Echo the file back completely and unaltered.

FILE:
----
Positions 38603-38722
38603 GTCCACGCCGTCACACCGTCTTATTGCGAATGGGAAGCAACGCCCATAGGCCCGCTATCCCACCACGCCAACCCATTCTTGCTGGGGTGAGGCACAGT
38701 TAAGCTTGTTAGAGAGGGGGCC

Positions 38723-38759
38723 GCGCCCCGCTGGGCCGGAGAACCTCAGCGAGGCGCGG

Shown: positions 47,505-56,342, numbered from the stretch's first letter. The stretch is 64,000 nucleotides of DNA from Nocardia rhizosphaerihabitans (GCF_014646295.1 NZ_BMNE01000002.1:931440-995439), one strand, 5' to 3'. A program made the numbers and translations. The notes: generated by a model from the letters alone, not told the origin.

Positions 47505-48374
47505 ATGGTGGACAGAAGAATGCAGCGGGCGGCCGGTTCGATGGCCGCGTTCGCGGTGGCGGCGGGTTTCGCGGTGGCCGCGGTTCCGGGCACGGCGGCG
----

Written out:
Positions 38603-38722
38603 GTCCACGCCGTCACACCGTCTTATTGCGAATGGGAAGCAACGCCCATAGGCCCGCTATCCCACCACGCCAACCCATTCTTGCTGGGGTGAGGCACAGT
38701 TAAGCTTGTTAGAGAGGGGGCC

Positions 38723-38759
38723 GCGCCCCGCTGGGCCGGAGAACCTCAGCGAGGCGCGG

Shown: positions 47,505-56,342, numbered from the stretch's first letter. The stretch is 64,000 nucleotides of DNA from Nocardia rhizosphaerihabitans (GCF_014646295.1 NZ_BMNE01000002.1:931440-995439), one strand, 5' to 3'. A program made the numbers and translations. The notes: generated by a model from the letters alone, not told the origin.

Positions 47505-48374
47505 ATGGTGGACAGAAGAATGCAGCGGGCGGCCGGTTCGATGGCCGCGTTCGCGGTGGCGGCGGGTTTCGCGGTGGCCGCGGTTCCGGGCACGGCGGCG